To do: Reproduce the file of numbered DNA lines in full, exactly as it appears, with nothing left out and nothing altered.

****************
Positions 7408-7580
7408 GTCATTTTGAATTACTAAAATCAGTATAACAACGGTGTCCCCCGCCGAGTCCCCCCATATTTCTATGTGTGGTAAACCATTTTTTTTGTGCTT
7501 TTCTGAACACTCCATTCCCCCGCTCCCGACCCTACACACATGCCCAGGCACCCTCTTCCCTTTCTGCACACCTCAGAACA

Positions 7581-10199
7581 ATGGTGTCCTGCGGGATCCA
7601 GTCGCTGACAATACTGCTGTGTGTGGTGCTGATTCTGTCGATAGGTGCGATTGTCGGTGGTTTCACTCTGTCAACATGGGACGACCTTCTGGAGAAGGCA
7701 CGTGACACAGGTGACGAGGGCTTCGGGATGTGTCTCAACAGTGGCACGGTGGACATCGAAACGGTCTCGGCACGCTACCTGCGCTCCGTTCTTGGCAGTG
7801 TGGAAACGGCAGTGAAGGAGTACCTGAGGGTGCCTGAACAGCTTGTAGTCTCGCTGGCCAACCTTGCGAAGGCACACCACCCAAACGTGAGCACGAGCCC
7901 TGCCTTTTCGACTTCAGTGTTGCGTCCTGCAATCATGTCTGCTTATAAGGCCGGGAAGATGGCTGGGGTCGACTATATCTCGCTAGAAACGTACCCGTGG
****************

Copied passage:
Positions 7408-7580
7408 GTCATTTTGAATTACTAAAATCAGTATAACAACGGTGTCCCCCGCCGAGTCCCCCCATATTTCTATGTGTGGTAAACCATTTTTTTTGTGCTT
7501 TTCTGAACACTCCATTCCCCCGCTCCCGACCCTACACACATGCCCAGGCACCCTCTTCCCTTTCTGCACACCTCAGAACA

Positions 7581-10199
7581 ATGGTGTCCTGCGGGATCCA
7601 GTCGCTGACAATACTGCTGTGTGTGGTGCTGATTCTGTCGATAGGTGCGATTGTCGGTGGTTTCACTCTGTCAACATGGGACGACCTTCTGGAGAAGGCA
7701 CGTGACACAGGTGACGAGGGCTTCGGGATGTGTCTCAACAGTGGCACGGTGGACATCGAAACGGTCTCGGCACGCTACCTGCGCTCCGTTCTTGGCAGTG
7801 TGGAAACGGCAGTGAAGGAGTACCTGAGGGTGCCTGAACAGCTTGTAGTCTCGCTGGCCAACCTTGCGAAGGCACACCACCCAAACGTGAGCACGAGCCC
7901 TGCCTTTTCGACTTCAGTGTTGCGTCCTGCAATCATGTCTGCTTATAAGGCCGGGAAGATGGCTGGGGTCGACTATATCTCGCTAGAAACGTACCCGTGG